ON ENTERING Gallery 1A at the Djanogly Gallery, one sees a series of dismembered torsos — the arms of all the figures being absent — of the crucified Christ in cast Jesmonite, primarily white, but with gold and pink also used, and hung upside down from ropes the ends of which trail across the floor. In this, the largest sculptural installation here, some of the torsos wear life jackets, pointing to recent political and humanitarian events.
Untitled I highlights “how the white European male has dominated the image of Christ” and challenges white viewers with the question how they “reconcile exemplifying Christ whilst reaping unjust benefits from being white”. Forbes has, for many years, questioned this aspect of religion, “believing that it is morally and theologically incumbent upon Christians to realise how whiteness confers privileges that have an impact on the lives of black people and people of colour”. The installation (through the inclusion of life jackets) raises these questions in relation to the legacies of the slave trade and also the current refugee crisis.
Both the slave trade, with the ocean journey of the Middle Passage, and the refugee crisis, with its Mediterranean and English Channel crossings, feature again in An Eldorado of 512.6 million, in which these same figures are tossed and submerged in an ocean of gold that alludes to the economic disparities contributing to mass migration. That the Christ figure is now black with arms extended in the position of a crucifix is to equate the sufferings of slaves and refugees with that of Christ himself.
The figure included here from Forbes’s 12 Stations of the Masquerade series is a mixed-media piece incorporating expanding foam, OSB board, razor wire, African carvings, handbags, and a baseball cap. The latter items are counterfeit designer goods exported from China and sold by migrants on European streets in order to survive. This work, and his lightbox works Shop. . . Selling the Ontology of Whiteness, based on photos of shop windows, comment on globalisation and processes of valuation in relation to migration and trade. “Whiteness sells” is the hypothesis that Forbes advances, setting aspects of consumerism alongside aspects of religion in privileging whiteness.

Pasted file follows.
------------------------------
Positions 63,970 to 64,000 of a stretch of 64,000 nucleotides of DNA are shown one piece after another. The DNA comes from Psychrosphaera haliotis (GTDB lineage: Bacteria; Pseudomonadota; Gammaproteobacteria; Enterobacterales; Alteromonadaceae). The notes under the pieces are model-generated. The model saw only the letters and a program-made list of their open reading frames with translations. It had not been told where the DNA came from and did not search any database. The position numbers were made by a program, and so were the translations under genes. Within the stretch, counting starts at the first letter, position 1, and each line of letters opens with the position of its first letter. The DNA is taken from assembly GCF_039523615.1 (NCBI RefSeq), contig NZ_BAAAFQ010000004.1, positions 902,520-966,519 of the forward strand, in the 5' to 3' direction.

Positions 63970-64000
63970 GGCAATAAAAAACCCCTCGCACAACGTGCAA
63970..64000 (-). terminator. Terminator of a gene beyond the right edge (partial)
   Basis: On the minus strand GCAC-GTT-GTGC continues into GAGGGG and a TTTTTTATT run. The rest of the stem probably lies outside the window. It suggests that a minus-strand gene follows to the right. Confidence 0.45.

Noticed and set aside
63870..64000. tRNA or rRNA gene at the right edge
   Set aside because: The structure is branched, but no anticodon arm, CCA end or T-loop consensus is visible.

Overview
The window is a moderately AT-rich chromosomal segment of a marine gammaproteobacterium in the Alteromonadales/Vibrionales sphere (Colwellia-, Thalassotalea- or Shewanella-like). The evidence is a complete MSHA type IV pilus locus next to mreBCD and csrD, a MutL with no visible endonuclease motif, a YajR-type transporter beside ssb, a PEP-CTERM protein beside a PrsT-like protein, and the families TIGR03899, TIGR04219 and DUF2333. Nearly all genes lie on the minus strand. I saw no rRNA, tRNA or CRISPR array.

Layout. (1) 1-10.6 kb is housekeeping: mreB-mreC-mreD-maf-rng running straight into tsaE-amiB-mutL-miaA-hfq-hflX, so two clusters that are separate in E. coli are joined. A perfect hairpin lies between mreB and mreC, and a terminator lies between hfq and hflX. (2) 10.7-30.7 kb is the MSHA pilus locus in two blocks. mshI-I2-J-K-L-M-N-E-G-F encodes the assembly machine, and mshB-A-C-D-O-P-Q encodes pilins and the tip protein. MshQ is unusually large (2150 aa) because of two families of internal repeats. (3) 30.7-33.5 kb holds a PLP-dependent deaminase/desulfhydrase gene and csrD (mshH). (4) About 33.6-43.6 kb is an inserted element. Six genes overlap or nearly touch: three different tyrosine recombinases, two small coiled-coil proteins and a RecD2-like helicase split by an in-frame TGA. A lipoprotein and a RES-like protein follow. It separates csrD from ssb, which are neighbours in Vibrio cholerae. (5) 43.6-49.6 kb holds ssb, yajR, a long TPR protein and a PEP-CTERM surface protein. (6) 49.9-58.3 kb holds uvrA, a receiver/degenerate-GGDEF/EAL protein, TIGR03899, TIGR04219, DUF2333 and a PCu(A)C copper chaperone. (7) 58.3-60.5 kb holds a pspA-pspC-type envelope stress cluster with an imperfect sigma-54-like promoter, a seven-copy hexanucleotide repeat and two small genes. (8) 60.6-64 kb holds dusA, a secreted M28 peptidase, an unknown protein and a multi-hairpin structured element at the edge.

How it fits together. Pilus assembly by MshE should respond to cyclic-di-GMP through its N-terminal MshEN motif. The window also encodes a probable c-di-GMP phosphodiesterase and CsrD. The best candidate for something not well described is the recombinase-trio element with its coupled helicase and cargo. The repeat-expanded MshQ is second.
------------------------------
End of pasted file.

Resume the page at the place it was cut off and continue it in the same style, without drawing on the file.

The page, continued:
Nick DunmurInstallation view showing Untitled (white man’s burden) and #BLM by Michael Forbes
In Untitled (white man’s burden), white mannequins ride, rodeo-style, bulky PVC-wrapped parcels illustrating the precariousness of the white supremacist position. Mirroring statues on plinths which depict the perceived winners in the game of history, these wheeled plinths are actually inherently unstable. The malformed mannequins on them depict the ugliness of minority views that “allow discrimination, race hatred and violence to thrive”.
As these works ably demonstrate, Forbes works with sculpture, installation, photography, and digital media to explore themes of contemporary racial politics, migration, history, religion, and the dichotomy of blackness/whiteness. These new works, exhibited together for the first time across three galleries, were conceived during Covid lockdown for Forbes’s MA in sculpture at the Royal College of Art.
The heart of the exhibition is to be found in his honouring of the black body for its survival. Masquerade . . . evolution of the black body revisits totemic sculptures, which Forbes has swathed and bound cocoon-like in shiny black PVC. The bulging skins absorb and conceal an assemblage of symbolic objects, which, he suggests, have been consumed and processed in the evolution of the “black body”.
His artistic practice originally began with photography. His series Carnival… beyond the glitz of the parade documents vibrant Caribbean street carnivals with images that celebrate music, dance, fashion, and sexuality, as they assert and unapologetically honour those who are underrepresented. Set alongside are the most obviously polemical works in the exhibition. These text-based works either reproduce slogans taken from the banners of demonstrators at the 2020 BLM protests or replicate signs warning of the presence of surveillance cameras or the hazard of electrified and razor fences. This exhibition is an act of protest in the face of historic and current constraints.
“Blk this & Blk that . . . a state of urgency” is at the Djanogly Gallery, Lakeside Arts, University of Nottingham, until 6 November. www.lakesidearts.org.uk